The Art Experience: Acquiring Beauty of Mind

Ever wonder what it can be like when writers are critical of themselves? Here’s a demo.

–And if you’ve ever had someone respectfully suggest that your poetry may be cryptic, abstruse, and/or incomplete, then maybe you, too, will enjoy the following mock exchange:

We can pick on “Skirts of Gossamer Gold”—which is very short but, to my perhaps oddball way of thinking, vibrates intensely until the drop at the end, something I enjoy about it. Adding a drop accentuates the lift.

But a reader might legitimately say, “What about ‘sinner’? Why does the author say ‘sinner’ in the last line? I don’t like it. It’s as if the author has simply slapped a label on. Nobody was sinning here, just some lunatic of a woman getting on rather intimately with a tree…. Actually, I’m not too sure where air, sea, tree, and woman begin or end…. It’s a jumble, you know? But if I run with it, maybe I do kind of find it exhilarating. Stuff is happening…. Hmmm….”

And the author might reply, “What do you think it means, when an author has done what you say this author has done?”

“Well!” says the reader, “I still say the author has just slapped on that label down there: ‘sinner’—I don’t see sin…. ‘Sin’ is a moral transgression. I don’t exactly understand what all’s happening here, and that makes me uncomfortable. It’s as though I’ve been cut out of the loop, you know. But the character is clearly a mystic participating in some sort of ecstatic orgy with a tree, and then someone, well, me, apparently, or someone else off screen, has spoiled the whole experience. A real buzz-kill has gone and emptied the tree-experience of all its magic. And now the whole rest of the world slaps that label on. But sin only comes into the picture there at the end, I see, right there, after the spoiling. And now it feels as though the author is about to launch me into another experience that’s… that’s, I don’t know, clinical or institutional or something. And she’s left me there. Like, ‘That’s it. This is where we are.’”

“Voilà,” the author says. “She’s transferred an experience to you. How was it?” [wrings hands nervously]

All kidding aside, it’s fair to say that poetry is a story told with vivid imagery and a degree of musicality that cannot be communicated with the same exclusive attention in any other way. Short or long, poetry is all-of-a-piece. Forget worrying about formal structure: Whatever form it takes, it works or it doesn’t.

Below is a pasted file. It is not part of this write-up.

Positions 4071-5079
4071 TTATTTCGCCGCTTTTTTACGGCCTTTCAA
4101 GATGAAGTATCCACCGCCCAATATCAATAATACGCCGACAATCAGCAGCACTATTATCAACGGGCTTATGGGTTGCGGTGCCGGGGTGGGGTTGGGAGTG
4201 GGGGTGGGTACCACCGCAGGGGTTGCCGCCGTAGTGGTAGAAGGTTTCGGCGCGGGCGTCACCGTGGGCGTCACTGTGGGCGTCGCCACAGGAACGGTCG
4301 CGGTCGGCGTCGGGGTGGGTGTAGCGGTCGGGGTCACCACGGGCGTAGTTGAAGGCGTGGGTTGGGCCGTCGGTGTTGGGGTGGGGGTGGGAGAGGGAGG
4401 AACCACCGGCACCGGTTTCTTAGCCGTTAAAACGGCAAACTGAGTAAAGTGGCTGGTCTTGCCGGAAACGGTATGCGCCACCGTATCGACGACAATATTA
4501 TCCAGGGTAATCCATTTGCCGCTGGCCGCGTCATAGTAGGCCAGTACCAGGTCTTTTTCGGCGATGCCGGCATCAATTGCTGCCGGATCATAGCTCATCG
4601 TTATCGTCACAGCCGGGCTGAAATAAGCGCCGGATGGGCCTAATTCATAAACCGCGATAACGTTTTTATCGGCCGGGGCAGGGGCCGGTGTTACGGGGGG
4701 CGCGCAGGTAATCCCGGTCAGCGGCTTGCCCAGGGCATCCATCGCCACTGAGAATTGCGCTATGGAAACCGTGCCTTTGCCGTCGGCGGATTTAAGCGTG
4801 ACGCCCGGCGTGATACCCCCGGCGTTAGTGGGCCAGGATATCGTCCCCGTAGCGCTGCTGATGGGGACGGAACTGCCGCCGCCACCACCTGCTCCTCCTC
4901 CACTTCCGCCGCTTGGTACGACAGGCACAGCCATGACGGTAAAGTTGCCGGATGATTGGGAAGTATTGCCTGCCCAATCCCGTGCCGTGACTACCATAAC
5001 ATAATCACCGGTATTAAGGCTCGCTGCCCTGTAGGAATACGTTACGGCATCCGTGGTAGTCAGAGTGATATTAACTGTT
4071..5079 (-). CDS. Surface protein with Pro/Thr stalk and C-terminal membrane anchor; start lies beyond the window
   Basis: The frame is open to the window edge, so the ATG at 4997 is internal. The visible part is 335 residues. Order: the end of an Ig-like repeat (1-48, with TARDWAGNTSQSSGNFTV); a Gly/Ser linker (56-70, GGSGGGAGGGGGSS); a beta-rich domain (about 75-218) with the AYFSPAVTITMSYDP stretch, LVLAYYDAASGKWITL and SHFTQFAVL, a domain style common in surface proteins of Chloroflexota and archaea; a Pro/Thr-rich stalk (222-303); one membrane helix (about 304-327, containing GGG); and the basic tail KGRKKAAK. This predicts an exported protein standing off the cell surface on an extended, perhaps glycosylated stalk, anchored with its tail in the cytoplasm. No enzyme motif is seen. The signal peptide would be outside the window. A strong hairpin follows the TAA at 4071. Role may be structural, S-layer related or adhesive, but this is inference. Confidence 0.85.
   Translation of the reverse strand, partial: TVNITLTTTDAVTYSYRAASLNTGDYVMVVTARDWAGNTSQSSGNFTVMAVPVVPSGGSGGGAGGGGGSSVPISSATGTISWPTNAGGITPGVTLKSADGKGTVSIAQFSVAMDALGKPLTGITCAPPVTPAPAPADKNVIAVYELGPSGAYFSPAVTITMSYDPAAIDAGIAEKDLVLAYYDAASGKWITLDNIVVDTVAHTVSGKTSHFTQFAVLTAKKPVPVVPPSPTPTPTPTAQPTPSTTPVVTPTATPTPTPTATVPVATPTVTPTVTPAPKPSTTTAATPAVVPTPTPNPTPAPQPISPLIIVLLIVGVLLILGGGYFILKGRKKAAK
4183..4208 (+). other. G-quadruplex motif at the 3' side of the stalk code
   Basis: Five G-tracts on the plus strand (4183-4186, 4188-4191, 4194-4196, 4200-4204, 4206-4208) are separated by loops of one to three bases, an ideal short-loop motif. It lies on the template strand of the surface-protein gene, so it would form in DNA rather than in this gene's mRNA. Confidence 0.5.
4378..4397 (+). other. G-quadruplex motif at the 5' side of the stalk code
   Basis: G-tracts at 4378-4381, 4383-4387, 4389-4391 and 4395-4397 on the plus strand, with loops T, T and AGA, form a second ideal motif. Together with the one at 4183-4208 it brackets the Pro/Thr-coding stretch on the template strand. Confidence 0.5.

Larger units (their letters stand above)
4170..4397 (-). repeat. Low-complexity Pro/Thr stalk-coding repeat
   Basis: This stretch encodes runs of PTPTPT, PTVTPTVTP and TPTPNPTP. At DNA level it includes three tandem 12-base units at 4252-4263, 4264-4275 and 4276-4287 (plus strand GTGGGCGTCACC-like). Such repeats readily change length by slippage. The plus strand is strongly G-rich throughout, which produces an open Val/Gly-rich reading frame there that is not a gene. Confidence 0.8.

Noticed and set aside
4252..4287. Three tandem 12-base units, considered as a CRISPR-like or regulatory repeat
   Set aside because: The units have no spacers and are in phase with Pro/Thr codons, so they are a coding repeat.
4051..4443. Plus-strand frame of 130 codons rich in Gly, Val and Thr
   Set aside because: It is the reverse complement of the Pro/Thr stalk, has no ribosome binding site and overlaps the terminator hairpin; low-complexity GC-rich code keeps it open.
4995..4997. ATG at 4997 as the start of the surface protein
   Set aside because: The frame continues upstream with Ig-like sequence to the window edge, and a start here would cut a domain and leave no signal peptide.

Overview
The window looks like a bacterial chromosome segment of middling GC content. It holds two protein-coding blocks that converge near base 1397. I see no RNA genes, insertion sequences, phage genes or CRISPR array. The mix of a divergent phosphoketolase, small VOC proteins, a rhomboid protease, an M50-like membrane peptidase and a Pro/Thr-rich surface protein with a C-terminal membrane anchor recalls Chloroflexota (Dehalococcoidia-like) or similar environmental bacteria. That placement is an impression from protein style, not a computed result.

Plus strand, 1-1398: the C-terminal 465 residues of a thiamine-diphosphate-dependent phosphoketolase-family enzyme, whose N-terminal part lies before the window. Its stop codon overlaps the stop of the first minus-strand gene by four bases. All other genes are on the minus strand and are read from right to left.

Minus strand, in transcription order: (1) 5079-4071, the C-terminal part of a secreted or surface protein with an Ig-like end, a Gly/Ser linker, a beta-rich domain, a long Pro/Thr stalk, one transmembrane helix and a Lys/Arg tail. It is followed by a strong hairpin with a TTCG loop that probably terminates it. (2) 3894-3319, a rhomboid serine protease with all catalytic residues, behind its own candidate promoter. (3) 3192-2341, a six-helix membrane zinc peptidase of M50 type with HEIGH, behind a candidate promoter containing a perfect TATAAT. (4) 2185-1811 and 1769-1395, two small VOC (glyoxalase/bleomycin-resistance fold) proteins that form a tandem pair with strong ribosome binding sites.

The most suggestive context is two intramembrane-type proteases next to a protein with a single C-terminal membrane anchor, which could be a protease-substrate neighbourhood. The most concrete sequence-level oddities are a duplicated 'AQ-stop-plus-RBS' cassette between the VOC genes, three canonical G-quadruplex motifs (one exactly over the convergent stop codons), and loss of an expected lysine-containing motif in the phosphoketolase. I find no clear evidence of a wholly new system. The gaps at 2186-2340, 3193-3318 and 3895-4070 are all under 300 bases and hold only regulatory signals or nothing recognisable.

For me, poetry is the experience of a question without a corresponding answer. Poetry may lurk within prose. Intellect, I find, sometimes gets in the way of enjoying a good poem, particularly that rhapsodic instant (in any emotional key) when ‘oh’ is all I can think to say. Of course, much depends on the poem. And like any good religion, poetry needs at least some coherence. I, for one, prefer a nip of concept to chow on.

Someone once said that a writer is the only artist whose canvas exists only in the mind of the perceiver. [Don’t remember who. Does it matter?]

I cannot agree with that premise. All art lives in the mind of the perceiver by communicating an experience that is beyond words, even when words are the purveyors. The principle remains the same no matter how the art is accomplished.

All art, when it comes down to it, is ephemeral and experiential, more like the immediacy of swaying to music, where the instrument strummed is the experiencer’s mind at the exact moment of perception, never to be perceived the same way twice, and where strings are strummed with colors and lines that are both real and implied. Like the abstraction of a novel’s plot progression? Maybe. It doesn’t matter whether we’re speaking of an easy-breezy dance, slapped-on paint, chipped stone, or the glomeration of words on a page. Art cannot exist as art without communing with an experiencer’s mind. Some might say, his soul.

And if the work lingers in our thoughts long after? Then we’ve not only perceived the beauty of a particular image or sound, we’ve acquired a beauty of mind: The vision is now a part of us. That’s wonderful, isn’t it? I love that. I want that.

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